Coaching

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    Danny Hope did a heck of a job taking over for Joe Tiller last season and taking a squad pegged to be one of the bottom two teams in the league to the verge of a bowl berth. The Boilers upset Ohio State and would have knocked off Notre Dame as well were it not for Jimmy Clausen's late game heroics. He's done a lot in making the Purdue faithful feel more comfortable about the direction of the program in the Post-Joe Tiller Era.

    Brian Kelly's resume is very impressive. He's coming off an undefeated regular season where he led Cincinnati to its second straight BCS bowl, which ranks a shade below Bruce Snyder resurrecting Kansas State in terms of impressive feats. He's won everywhere he's been, he's overachieved everywhere he's been, and he's taking over a team that has more talent than he's ever previously coached.

    NOTRE DAME WINS THIS BATTLE IF...Brian Kelly controls his team's emotions and finds a way to treat this like any other game.

    PURDUE WINS THIS BATTLE IF...Hope's gameplan finds a way to expose the weaknesses that certainly exist on the Irish.

    EDGE: IRISH...Kelly is respected as one of the best coaches in the country and one of the rising stars in college football. Hope did a great job in year one but he needs more stamps on his passport to get to Kelly's level. This is the first time in a long time the Irish get the check-mark in this category.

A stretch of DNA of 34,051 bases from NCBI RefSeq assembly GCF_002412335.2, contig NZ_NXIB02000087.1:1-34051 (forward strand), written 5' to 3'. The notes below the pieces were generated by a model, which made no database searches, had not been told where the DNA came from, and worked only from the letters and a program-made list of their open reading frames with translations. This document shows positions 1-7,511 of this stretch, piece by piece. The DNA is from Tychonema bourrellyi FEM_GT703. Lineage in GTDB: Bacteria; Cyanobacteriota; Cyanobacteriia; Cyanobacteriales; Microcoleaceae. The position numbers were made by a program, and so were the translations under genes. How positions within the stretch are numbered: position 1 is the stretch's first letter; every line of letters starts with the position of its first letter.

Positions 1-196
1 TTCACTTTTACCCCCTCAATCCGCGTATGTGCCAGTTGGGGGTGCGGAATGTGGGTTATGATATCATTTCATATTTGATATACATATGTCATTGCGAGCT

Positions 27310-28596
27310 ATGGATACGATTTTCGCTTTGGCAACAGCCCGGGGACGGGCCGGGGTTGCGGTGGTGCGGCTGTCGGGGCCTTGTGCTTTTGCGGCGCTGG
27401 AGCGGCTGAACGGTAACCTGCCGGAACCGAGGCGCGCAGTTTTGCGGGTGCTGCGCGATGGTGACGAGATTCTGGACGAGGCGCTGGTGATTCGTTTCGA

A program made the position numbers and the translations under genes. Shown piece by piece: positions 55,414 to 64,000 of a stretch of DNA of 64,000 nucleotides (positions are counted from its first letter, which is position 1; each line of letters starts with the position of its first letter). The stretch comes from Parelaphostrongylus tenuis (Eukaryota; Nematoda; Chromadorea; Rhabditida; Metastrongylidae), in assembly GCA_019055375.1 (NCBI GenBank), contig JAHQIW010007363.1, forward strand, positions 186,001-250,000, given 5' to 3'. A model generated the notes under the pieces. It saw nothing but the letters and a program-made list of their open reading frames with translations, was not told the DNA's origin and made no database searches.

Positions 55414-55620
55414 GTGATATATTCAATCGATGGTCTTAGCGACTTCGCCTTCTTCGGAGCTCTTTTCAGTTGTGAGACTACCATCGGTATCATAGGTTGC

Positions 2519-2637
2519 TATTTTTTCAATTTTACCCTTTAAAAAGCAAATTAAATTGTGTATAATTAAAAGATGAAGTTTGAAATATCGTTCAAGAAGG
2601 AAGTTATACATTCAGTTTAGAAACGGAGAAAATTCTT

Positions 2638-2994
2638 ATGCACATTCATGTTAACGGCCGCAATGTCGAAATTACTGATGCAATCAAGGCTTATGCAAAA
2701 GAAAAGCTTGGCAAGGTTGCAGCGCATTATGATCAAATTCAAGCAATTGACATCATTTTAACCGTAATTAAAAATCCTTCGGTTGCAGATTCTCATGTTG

Intangibles

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    This is the first BCS conference opponent Purdue has faced in the opener since Syracuse in 2004. They'll be breaking in a new offensive line on the road along with an unproven quarterback who hasn't taken a live snap in two years. Purdue has also only won one time in their last 12 visits to South Bend.

    Notre Dame Stadium will be absolutely electric for the dawn of the Brian Kelly Era and that wave of emotion from the stands should have a definitive impact on the game. Players and fans alike are anxious to erase the memories of the fall of the Charlie Weis regime, one that was marred by failures on the field and division in the stands. A key to the game will be how well Notre Dame contains what's sure to be a flood of emotions early in the game.

    NOTRE DAME WINS THIS BATTLE IF...the game is played as scheduled.

    PURDUE WINS THIS BATTLE IF...the Irish allow their emotions to fog their focus.

    BIG EDGE: IRISH...This is a no-brainer. Expect a totally united Notre Dame Nation for the first time since 2006, which will contribute to a truly memorable atmosphere. This is probably the most hyped and anticipated opening game for a coach since Faust in '81—let's hope it's the start of better things than that day.